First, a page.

Residents at a care home in Romsey have received a visit from a very different pair of guests – in the form of two South American alpacas.

The furry visitors dropped into Durban House as part of an organised animal therapy session, and both residents and staff couldn’t help but lavish the loveable animals with attention.

Used to visiting care homes in the area, Guinness and Almond were taken into the lounge, where residents and their families were able to feed, walk, stroke, and interact with the four-legged friends from Alpaca Adventure in Dorset.

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‘Animal therapy’ refers to the use of animals to help people with specific physical or mental health conditions, and it has become more and more popular in care homes over recent years.

Lucy Harrison, general manager, says the benefits for residents are huge.

She said: “Interaction with different creatures helps stimulate our residents’ brains and helps to keep them mentally active and engaged. Regular visits also mean the residents can create bonds with the animals and build up an emotional connection with them.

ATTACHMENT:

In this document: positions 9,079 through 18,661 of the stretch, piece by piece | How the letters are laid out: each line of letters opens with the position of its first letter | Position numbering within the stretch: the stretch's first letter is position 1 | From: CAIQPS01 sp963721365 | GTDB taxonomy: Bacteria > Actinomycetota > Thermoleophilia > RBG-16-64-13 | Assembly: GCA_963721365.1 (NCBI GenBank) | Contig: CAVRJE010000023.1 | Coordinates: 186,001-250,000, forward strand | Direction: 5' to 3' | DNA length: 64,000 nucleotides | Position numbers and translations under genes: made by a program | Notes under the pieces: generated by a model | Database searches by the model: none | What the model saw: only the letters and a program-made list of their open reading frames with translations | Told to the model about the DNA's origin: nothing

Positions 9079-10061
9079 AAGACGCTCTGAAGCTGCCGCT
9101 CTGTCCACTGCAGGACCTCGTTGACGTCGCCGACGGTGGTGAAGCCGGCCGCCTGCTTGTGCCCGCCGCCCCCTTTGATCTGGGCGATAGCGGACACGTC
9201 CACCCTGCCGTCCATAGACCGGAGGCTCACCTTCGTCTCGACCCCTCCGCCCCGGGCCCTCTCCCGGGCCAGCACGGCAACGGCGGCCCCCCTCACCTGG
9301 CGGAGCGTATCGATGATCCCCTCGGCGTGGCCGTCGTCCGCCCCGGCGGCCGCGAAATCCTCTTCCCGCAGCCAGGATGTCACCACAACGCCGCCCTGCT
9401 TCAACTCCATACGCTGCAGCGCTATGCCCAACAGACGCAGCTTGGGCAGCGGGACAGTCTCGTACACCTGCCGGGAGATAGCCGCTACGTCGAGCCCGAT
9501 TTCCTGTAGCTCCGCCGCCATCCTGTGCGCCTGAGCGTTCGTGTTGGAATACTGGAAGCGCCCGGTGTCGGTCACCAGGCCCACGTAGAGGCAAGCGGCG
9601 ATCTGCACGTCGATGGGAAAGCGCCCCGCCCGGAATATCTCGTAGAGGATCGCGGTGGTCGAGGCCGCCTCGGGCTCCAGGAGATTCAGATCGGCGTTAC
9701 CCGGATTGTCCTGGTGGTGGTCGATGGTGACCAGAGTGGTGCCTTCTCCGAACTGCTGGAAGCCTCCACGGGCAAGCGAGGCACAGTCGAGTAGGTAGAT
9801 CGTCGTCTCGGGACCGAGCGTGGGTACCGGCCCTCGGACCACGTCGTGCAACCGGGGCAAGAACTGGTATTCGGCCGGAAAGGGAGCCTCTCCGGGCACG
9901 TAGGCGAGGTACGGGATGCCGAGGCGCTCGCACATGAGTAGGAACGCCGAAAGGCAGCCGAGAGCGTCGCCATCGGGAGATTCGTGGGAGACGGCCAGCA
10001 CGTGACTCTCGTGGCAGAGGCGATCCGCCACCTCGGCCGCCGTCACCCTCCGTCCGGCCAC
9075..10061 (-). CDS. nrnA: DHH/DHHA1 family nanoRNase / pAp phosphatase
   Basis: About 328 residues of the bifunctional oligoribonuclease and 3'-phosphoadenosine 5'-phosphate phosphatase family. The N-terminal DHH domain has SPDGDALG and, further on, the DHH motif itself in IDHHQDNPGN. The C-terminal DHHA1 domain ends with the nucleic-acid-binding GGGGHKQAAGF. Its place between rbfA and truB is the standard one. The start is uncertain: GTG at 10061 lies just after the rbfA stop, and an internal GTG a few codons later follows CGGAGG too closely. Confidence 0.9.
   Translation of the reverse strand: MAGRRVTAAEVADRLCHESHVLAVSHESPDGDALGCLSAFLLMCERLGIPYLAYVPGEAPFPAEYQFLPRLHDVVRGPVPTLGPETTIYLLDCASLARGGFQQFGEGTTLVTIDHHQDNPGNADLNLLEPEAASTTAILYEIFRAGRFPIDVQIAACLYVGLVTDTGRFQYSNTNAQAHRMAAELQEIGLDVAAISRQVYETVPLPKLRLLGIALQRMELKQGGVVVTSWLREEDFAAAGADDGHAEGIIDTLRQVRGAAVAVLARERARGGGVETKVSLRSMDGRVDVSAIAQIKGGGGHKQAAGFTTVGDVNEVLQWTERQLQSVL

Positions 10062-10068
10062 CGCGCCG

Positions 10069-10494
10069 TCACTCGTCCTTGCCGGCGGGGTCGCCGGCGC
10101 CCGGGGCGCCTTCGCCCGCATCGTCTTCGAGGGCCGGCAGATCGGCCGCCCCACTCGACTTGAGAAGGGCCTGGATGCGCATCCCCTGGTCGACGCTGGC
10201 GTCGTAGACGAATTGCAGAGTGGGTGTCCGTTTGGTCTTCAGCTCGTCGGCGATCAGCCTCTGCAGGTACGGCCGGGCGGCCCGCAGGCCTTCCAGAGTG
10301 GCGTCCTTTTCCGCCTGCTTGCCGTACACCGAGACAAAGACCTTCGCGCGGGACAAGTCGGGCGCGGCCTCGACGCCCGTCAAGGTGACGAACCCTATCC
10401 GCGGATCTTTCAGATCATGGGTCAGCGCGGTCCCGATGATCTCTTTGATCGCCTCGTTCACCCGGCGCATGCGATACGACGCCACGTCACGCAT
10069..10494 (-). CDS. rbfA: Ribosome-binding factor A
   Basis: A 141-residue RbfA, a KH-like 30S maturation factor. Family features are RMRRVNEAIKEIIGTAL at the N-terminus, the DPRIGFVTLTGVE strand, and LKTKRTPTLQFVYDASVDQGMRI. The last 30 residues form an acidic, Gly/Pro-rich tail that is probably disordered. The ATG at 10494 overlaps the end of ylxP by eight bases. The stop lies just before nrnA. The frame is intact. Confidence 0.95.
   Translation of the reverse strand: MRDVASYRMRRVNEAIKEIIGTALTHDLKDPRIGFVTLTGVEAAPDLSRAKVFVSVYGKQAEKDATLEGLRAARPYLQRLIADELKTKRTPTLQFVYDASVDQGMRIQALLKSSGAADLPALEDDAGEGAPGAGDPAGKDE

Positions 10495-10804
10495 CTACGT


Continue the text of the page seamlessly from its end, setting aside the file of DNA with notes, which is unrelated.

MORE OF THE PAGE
“Animal therapy also helps to decrease agitated behaviours of residents who have dementia, as it helps them to remember and talk about past pets and animal experiences.

Hampshire Chronicle: Alpacas visiting Durban House care home.

“Thanks go to Alpaca Adventure for bringing Guinness and Almond along today – it was an absolute delight to see the reaction on the residents’ faces. I know it will be the source of conversation for days and weeks to come.”

Wendy Williams from Alpaca Adventure said her animals always have a calming influence on the residents and are a perfect conversation starter.

She said: “Alpacas are very calm animals, which is ideal for elderly residents. When we take them into care homes like Durban House, they always provide a reason to chat. I’ve heard many wonderful stories of animals and pets from years gone by.”

Durban House is part of Sears Healthcare and CEO Richard Adams is pleased to hear that the residents can have the opportunity to benefit from these special therapy sessions.

He said: “At Durban House, we are a nurse-led care home, so our approach focuses on providing a home from home for our residents while we meet their healthcare needs. It is heartwarming to hear that these two alpacas have had such a big impact here.”


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